By putting some false bromides about atheism and “non-belief” on top of their obviously religious injunctions and suppositions about the day to day realities inherent in recovery they are actively recruiting a sub-set of us who will “carry the water” of GSO/Grapevine while they attempt to marginalize and, ultimately, absorb us. To that end they have solicited endorsements of this naked attempt to water down what could have been a truly secular message and to recruit prominent members of our community to promote their specious views.

This duplicitous book was specifically designed to feign “inclusivity”, but it only encompasses the most conventional views and attitudes dressed up as the above referenced “agnostic spirituality” while omitting any truly atheist positions in contrast to or in contradiction of the conventional AA program. It in no way reflects my own 30 years of experience with SecularAA and thus, for thus reviewer, mirrors, in book form, what was attempted in the ‘God Word’ pamphlet.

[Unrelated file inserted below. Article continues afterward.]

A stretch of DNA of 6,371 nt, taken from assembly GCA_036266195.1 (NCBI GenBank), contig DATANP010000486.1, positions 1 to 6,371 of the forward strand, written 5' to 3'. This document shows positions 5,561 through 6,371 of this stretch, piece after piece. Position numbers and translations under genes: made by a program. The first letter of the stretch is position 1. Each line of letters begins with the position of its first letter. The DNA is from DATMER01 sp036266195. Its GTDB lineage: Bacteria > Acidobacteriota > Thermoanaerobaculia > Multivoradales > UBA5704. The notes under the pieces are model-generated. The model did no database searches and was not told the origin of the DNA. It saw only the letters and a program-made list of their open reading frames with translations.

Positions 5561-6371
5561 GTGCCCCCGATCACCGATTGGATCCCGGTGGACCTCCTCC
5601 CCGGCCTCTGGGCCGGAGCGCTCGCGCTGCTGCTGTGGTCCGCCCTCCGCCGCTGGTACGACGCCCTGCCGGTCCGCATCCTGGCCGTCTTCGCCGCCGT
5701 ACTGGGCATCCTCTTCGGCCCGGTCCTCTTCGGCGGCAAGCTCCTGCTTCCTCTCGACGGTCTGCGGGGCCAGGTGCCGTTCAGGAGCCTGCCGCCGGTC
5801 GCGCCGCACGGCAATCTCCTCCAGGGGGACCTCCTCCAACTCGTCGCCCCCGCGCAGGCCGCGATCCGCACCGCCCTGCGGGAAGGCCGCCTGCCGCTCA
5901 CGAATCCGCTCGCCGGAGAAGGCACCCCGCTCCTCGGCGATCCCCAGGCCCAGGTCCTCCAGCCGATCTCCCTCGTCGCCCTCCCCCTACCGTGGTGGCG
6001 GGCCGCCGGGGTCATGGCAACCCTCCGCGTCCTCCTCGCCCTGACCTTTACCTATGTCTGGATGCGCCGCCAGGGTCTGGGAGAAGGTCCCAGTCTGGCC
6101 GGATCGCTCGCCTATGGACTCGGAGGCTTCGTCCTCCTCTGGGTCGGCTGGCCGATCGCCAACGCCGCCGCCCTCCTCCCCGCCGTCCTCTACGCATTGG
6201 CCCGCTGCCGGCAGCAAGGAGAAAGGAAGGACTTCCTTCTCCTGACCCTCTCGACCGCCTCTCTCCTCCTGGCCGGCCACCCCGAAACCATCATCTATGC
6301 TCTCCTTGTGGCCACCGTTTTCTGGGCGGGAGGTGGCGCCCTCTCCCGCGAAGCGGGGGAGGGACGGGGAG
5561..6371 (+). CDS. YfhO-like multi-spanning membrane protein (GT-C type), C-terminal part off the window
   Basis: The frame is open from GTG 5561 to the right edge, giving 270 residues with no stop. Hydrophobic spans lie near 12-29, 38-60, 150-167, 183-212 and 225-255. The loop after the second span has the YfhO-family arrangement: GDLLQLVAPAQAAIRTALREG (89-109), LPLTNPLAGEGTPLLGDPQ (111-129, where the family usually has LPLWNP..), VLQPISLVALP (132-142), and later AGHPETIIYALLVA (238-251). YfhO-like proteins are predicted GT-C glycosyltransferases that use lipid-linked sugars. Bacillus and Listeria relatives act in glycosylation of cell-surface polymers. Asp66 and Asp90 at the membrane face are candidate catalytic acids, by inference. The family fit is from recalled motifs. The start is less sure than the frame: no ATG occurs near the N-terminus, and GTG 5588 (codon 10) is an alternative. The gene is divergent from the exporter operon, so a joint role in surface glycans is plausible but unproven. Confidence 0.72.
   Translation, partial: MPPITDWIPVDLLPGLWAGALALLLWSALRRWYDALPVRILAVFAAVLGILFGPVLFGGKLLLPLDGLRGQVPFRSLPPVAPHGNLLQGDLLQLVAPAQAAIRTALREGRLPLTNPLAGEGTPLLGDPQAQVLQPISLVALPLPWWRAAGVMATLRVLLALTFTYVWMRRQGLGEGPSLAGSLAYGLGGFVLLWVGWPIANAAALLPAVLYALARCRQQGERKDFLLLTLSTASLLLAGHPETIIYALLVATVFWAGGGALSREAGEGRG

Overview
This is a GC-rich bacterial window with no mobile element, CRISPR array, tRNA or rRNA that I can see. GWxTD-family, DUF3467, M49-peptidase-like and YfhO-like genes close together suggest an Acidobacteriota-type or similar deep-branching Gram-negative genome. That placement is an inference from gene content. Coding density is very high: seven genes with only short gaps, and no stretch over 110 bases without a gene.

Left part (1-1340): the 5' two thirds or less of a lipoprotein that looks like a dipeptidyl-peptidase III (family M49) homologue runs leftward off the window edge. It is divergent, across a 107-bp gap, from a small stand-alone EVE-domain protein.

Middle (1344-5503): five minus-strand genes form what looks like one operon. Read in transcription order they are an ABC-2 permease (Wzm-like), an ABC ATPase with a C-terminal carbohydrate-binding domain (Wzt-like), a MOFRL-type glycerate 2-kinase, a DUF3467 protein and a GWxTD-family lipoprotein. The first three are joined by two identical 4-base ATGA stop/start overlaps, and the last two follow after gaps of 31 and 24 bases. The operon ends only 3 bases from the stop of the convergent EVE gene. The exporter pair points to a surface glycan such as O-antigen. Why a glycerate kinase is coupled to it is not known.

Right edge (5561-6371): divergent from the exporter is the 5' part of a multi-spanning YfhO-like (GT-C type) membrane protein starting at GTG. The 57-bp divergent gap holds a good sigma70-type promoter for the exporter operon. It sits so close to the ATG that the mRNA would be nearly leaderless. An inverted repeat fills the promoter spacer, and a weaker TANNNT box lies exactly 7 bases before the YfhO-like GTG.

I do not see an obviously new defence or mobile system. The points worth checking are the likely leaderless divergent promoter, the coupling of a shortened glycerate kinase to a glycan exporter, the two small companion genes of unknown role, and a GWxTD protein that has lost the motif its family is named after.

By framing everything within the discredited (at least for this determined atheist) context of the “Steps” and “Big Book” the editors of ‘One Big Tent’ have perpetrated nothing short of a fraud.

They claim inclusivity while explicitly rejecting it. ‘One Big Tent’ is “One Big Hoax.”

John H John Huey’s student work of the 60’s-70’s was influenced by teachers in Vermont such as John Irving at Windham College and William Meredith at Bread Loaf.
After many years he returned to writing poetry in 2011. He has been widely anthologized and published since then. His first full-length book, ‘The Moscow Poetry File’, was published by Finishing Line Press in November 2017. Full information on his creative work, as well as his many Secular Recovery talks and writings, can be found at

10 thoughts on “One Big Tent